Pace Your Meals
Eat, even if you don't feel hungry. We're not talking Vegas buffet here, just a series of small, protein-rich meals to keep your stomach from becoming empty. If you give hunger pangs a chance to strike, low blood sugar and stomach acids can become a pukey combination.
You should also eat during the middle of the night when you get up to go the bathroom. Line your stomach with soothing and easily digestible foods like yogurt fortified with fruit. This low-calorie, high-protein snack will help keep vomiting from becoming part of your morning routine. Complex carbohydrates are also good to munch throughout the day. These starchy foods -- like whole grain pastas and crackers -- act as nutritional time-release capsules to keep your energy and appetite stable.
The nutritional tips that serve you well at home can go on the road, too. Never be without a snack, whether you are in the middle of a commute, attending an office meeting or hosting a play date. If you're invited to a friend's for dinner, volunteer to bring fare you know you can eat.
Take Your Bs
You may be accustomed to minding your Ps and Qs, but your Bs are more important during pregnancy. Especially the first trimester when vitamins B6 and B12 can help ease morning sickness. Several studies have linked a 30 mg daily dose of B6 to a reduction in nausea. Others recommend dosages ranging from 10 to 25 mg three times a day. The jury's still out on exactly how much and why B6 works, but as long as you don't ingest more than 100 mg a day (which could cause nerve damage) it can't hurt to give it a try.
Vitamin B12 won't harm you, either, but it could help you keep food down. You'll need anywhere from 4 to 25 micrograms twice a day if you want the vitamin to curb vomiting. If you can't swallow a pill, look for supplements in liquid form. Most compounding pharmacies can whip some up for you.
Of course, you could try to get more B vitamins in your diet by eating red meat, eggs, clams, liver and octopus. For now, though, we think we'll stick to the Bs in pill form.
Put the pressure on your pregnancy, literally. There's an area between the wrist and elbow on the underside of the arm that you should get familiar with. About 2 inches (5 centimeters) or three fingers above the crease of the inner wrist, in the middle of the wrist tendons is a pressure point that can be stimulated to relieve nausea. Simply rub it with your thumb for about five minutes, then switch to the other arm. You can repeat this as often as necessary, until your nausea seems to settle down.
You can also buy a band to do the work for you. For years, seafaring folk have eased motion sickness with elastic wristbands outfitted with a hard plastic button designed to activate this pressure point. Known under the brand names Sea-Bands or BioBands, these over-the-counter remedies can work on morning sickness -- sometimes in as little as five minutes after being worn over the pressure point.
Keep It Bland
You could tempt fate (or at least vomiting) by eating spicy foods during the first trimester. But for most women, bland is the way to go. Spicy foods, and their tasty cousins "fried" and "fatty," are more difficult to digest and may just bounce right back up.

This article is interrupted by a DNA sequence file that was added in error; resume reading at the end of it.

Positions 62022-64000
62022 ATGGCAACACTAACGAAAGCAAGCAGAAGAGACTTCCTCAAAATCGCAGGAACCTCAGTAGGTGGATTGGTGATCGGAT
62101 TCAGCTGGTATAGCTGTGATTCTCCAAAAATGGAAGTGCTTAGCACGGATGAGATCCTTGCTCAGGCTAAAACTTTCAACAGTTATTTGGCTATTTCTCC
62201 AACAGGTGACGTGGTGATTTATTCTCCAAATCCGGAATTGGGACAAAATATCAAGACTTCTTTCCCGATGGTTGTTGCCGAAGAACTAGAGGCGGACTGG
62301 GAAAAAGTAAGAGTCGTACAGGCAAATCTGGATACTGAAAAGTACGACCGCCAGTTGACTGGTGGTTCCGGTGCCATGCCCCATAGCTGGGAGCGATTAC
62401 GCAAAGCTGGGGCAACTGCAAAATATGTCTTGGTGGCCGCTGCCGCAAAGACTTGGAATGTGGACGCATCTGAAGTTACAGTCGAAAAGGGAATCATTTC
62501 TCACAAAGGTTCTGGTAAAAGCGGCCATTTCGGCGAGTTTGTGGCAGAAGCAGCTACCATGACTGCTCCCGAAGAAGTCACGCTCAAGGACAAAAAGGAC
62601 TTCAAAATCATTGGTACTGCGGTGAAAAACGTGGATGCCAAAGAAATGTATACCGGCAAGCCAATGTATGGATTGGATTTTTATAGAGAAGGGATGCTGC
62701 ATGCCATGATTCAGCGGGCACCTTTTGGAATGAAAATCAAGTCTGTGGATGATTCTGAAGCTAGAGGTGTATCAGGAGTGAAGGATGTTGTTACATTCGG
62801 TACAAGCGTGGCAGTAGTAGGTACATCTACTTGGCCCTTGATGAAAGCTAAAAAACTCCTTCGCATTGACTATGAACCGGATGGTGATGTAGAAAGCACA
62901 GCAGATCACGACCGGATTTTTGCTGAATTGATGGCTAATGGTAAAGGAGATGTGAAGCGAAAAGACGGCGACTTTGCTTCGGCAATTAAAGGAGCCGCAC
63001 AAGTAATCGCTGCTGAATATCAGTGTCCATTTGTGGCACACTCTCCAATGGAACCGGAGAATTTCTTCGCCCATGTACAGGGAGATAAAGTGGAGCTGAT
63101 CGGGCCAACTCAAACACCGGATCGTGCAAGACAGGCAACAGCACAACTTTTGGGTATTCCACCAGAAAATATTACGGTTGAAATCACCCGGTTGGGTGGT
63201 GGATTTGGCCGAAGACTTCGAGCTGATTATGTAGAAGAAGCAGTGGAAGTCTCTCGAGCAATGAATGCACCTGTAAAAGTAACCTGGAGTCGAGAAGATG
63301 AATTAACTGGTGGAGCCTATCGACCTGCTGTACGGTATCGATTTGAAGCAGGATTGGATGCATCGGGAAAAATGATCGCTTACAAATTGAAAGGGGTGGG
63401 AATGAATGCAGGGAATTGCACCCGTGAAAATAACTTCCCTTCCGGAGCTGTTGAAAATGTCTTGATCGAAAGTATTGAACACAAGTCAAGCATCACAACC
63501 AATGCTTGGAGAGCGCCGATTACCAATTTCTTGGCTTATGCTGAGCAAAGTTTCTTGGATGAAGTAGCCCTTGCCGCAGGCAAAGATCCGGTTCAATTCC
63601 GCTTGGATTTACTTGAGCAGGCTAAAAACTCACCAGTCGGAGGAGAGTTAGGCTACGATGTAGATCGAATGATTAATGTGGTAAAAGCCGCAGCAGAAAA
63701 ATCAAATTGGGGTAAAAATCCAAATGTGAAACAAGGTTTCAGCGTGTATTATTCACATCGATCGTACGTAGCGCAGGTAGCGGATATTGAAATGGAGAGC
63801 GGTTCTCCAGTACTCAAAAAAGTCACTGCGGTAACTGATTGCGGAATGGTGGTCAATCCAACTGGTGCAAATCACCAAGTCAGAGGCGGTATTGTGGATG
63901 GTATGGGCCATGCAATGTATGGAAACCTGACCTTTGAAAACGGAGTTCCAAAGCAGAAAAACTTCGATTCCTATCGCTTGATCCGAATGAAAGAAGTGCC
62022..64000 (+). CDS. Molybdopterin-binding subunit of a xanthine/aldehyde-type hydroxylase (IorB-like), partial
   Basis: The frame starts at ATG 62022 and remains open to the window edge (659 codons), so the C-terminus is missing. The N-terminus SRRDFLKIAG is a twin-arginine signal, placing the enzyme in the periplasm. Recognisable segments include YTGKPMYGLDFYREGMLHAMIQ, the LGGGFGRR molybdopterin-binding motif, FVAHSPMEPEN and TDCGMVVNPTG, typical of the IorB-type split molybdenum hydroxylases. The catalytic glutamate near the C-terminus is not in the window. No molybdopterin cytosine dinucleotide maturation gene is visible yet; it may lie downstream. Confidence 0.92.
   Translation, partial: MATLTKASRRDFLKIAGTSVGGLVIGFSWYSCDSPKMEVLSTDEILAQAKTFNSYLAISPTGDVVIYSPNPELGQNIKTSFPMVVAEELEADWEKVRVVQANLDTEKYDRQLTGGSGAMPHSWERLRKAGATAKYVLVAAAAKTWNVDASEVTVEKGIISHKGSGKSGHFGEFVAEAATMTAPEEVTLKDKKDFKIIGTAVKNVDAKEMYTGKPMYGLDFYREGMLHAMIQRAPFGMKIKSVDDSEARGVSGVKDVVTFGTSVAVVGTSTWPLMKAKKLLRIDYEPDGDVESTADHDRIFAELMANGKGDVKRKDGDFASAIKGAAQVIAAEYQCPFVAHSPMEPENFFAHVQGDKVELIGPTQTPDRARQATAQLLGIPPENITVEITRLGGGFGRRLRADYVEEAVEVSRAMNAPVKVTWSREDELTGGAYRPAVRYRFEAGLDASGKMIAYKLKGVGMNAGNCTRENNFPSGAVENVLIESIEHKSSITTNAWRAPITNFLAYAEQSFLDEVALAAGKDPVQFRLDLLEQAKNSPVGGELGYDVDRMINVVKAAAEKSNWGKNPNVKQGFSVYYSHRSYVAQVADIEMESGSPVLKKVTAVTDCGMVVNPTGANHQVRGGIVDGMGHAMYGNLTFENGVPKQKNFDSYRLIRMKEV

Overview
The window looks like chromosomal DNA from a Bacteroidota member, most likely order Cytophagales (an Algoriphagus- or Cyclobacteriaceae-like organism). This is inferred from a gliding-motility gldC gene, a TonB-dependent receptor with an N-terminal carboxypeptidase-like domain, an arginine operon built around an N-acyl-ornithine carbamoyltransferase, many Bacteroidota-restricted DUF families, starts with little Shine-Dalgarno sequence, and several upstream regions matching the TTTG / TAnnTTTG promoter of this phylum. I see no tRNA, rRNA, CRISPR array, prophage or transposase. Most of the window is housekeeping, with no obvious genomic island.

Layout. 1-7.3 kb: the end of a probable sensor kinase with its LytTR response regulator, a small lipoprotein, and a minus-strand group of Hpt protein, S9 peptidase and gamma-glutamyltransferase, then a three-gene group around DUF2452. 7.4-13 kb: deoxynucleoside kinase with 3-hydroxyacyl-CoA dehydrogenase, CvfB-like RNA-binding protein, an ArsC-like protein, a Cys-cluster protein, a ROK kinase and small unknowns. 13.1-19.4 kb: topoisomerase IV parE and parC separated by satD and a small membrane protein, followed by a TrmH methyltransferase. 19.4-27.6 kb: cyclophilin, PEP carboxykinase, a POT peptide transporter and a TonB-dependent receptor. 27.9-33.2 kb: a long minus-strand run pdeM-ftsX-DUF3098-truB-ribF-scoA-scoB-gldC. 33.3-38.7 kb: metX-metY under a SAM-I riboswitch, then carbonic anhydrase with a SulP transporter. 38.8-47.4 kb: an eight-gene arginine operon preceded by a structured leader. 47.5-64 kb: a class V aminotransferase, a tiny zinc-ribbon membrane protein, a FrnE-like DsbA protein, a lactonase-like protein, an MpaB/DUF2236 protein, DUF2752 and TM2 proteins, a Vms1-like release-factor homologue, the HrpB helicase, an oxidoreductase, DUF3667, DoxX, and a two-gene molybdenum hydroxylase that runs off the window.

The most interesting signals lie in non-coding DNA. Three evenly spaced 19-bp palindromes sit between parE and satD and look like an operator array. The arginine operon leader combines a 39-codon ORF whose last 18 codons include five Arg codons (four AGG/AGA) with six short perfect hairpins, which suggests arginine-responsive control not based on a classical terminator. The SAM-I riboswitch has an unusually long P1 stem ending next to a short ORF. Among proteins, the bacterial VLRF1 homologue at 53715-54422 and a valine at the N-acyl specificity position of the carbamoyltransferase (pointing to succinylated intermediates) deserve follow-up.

However, you could try eating like a "brat." The Bananas-Rice-Applesauce-Toast diet has long been recommended to those with upset tummies. For a twist, you could get "braty," by adding yogurt to the mix. Bland, yet filling, these foods can bridge the gap between the continual vomiting of the first trimester and the "anything goes" diet of the second trimester.
If you are able to eat, but only foods you usually favor as splurges -- like potato chips or ice cream -- don't worry that your food pyramid is out of whack. The real key is to keep something down, whatever it is. So even if you're only eating olives, it's OK for now.
Pregnant women once avoided massage during the first trimester for fear of miscarriage. However, certified prenatal massage practitioners now use the art to help women ease the effects of morning sickness -- as long as the women aren't actively nauseous during the massage. The first step is identifying your "wellness window," whether it's a particular day of the week or even just as few hours when you feel more rested and less sick. Many practitioners who specialize in working with pregnant women understand the flexibility that's required to keep an appointment during the first trimester.
Pregnancy massage can decrease the severity of morning sickness because the practitioner concentrates on specific areas known to reduce nausea. These include the center of the breastbone and the protruding bone on the inside of the ankle. When combined with overall tissue stimulation, massage also reduces anxiety and increases circulation -- two things that can boost feelings of physical wellness. Just remember to drink extra water to help flush any toxins your tissues may release after massage. You'll be less stressed and better equipped to face the duration of your pregnancy, which ends with the best gift of all: your baby.
HowStuffWorks takes a look at the fascinating case of a woman who experienced ectopic lactation after childbirth.